Book on elimination of infectious diseases in South-East Asia launched
New Delhi — To mark the World Environment Day this year, a book
titled ‘Elimination of Infectious Diseases from the South-East Asia Region Keeping the
Promise’ was launched at a virtual event on Monday.
Infectious disease epidemiologist and public health expert, Professor David Heymann
said that the book highlights the progress that has been made in the control of
communicable diseases in the Region during the past decade.
“It provides compelling insights into how this has been done with high-level
commitment, funding and maintaining the sense of urgency. It provides good news at a
time when the world is faced by the devastating effects of climate change.”
Edited by the Regional Director of WHO South-East Asia, Dr Poonam Khetrapal Singh,
the book is a compilation of chapters authored by public health experts and details the
achievements by Member countries such as elimination of mother-to-child
transmission of HIV and Syphilis, yaws, malaria, lymphatic filariasis, trachoma and
moving towards a leprosy free world. These successes follow prioritization of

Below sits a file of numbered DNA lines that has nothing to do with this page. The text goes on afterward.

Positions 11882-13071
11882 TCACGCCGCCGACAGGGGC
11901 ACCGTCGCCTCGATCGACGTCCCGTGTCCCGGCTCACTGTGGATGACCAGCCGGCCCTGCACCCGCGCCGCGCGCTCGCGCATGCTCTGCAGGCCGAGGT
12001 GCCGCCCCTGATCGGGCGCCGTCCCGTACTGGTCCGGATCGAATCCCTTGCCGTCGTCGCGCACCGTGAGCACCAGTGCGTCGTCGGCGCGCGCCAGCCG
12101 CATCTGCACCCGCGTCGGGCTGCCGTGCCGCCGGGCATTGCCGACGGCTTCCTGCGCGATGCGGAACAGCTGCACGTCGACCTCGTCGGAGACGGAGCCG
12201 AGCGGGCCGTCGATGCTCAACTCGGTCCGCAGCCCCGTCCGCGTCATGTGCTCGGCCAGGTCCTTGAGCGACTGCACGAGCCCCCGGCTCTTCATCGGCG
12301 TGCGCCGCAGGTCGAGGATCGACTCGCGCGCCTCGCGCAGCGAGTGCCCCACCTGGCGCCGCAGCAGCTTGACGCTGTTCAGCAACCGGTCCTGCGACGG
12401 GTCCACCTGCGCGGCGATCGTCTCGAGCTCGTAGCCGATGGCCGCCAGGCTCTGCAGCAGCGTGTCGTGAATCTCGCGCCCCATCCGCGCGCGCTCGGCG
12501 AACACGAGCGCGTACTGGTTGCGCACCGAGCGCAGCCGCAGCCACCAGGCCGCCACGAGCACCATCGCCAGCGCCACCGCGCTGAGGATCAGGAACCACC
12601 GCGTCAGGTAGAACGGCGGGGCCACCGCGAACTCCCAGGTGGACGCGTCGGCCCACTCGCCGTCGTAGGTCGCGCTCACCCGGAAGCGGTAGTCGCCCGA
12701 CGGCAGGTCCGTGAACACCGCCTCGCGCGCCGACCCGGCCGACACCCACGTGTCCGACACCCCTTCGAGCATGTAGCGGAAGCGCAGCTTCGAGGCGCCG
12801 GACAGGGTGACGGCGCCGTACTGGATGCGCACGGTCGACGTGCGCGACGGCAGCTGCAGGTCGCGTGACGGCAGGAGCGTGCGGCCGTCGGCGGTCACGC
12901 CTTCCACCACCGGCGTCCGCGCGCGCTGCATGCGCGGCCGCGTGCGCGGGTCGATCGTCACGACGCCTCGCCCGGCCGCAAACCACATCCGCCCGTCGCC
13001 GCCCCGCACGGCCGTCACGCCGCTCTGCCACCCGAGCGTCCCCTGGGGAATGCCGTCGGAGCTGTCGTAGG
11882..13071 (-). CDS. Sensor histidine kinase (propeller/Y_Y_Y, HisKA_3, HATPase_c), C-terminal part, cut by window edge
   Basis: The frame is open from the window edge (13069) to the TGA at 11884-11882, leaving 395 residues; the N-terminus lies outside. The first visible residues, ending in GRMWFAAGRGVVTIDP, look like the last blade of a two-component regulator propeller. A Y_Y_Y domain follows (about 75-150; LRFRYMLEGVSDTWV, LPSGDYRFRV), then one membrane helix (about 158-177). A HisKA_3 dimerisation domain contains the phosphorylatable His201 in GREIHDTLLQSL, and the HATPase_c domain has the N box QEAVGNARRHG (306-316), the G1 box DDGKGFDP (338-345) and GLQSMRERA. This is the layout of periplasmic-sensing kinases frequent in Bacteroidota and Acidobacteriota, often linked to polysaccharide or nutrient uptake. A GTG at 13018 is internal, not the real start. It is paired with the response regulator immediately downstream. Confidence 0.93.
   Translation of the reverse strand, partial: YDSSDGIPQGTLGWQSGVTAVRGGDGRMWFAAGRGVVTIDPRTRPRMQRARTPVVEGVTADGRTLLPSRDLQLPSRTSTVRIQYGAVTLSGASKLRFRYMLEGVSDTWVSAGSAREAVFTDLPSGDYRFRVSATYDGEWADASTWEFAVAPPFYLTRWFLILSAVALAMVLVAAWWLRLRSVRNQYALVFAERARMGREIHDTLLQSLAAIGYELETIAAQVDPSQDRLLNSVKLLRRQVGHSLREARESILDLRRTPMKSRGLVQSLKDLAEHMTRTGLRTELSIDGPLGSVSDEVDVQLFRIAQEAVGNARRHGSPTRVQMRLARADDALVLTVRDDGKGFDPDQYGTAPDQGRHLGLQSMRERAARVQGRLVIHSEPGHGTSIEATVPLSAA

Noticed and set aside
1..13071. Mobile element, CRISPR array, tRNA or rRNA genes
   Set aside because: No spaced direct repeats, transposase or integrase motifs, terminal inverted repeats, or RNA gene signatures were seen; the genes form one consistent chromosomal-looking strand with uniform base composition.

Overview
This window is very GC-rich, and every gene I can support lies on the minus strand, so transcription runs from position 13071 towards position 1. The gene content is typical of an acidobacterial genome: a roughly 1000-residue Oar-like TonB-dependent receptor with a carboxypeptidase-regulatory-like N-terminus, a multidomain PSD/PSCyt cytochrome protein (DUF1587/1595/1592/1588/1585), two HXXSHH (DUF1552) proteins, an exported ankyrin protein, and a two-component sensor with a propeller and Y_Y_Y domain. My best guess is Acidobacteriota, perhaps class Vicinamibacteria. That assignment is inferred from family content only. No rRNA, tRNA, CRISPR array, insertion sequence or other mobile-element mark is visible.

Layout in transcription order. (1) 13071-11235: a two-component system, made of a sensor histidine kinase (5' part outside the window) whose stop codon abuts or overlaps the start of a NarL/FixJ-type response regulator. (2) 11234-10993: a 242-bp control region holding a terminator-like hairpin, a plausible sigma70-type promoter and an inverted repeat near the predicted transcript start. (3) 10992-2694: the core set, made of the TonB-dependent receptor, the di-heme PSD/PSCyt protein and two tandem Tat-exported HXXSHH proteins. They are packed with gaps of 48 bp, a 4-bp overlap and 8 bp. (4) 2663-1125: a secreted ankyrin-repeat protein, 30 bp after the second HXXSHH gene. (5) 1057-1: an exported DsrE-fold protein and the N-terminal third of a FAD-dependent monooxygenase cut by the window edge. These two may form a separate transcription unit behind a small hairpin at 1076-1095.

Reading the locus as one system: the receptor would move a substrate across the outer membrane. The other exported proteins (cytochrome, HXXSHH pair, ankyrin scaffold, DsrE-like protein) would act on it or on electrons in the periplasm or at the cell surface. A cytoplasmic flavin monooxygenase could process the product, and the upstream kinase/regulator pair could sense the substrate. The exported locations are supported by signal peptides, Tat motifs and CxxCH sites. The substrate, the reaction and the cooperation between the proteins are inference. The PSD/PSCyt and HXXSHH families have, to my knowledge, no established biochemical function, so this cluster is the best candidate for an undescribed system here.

elimination of neglected tropical diseases and others diseases on the verge of
elimination, as a flagship priority in the Region, when Dr Khetrapal Singh assumed
office as Regional Director in 2014.
“Countries of the South-East Asia Region have for decades been fighting
communicable diseases. I know the challenges. But as this book shows, those
challenges have not stopped the fight against communicable diseases nor have they
stopped the strengthening of primary health care and the expansion of universal
health coverage,” Prof Heymann said.
On launching the book as part of World Environment Day initiative, Dr Poonam
Khetrapal Singh said, “climate change and other environmental determinants threaten
to halt or even reverse the Region’s hard-won gains against communicable diseases,
which would in turn negatively impact inclusive and sustainable social and economic
“Biodiverse and well-functioning ecosystems are vital to sustain and enhance human
health. All people must have access to clean air, fresh water, and nutritional security
to prevent disease and promote health, and to pursue sustainable livelihoods”, the
Regional Director said. (ANI)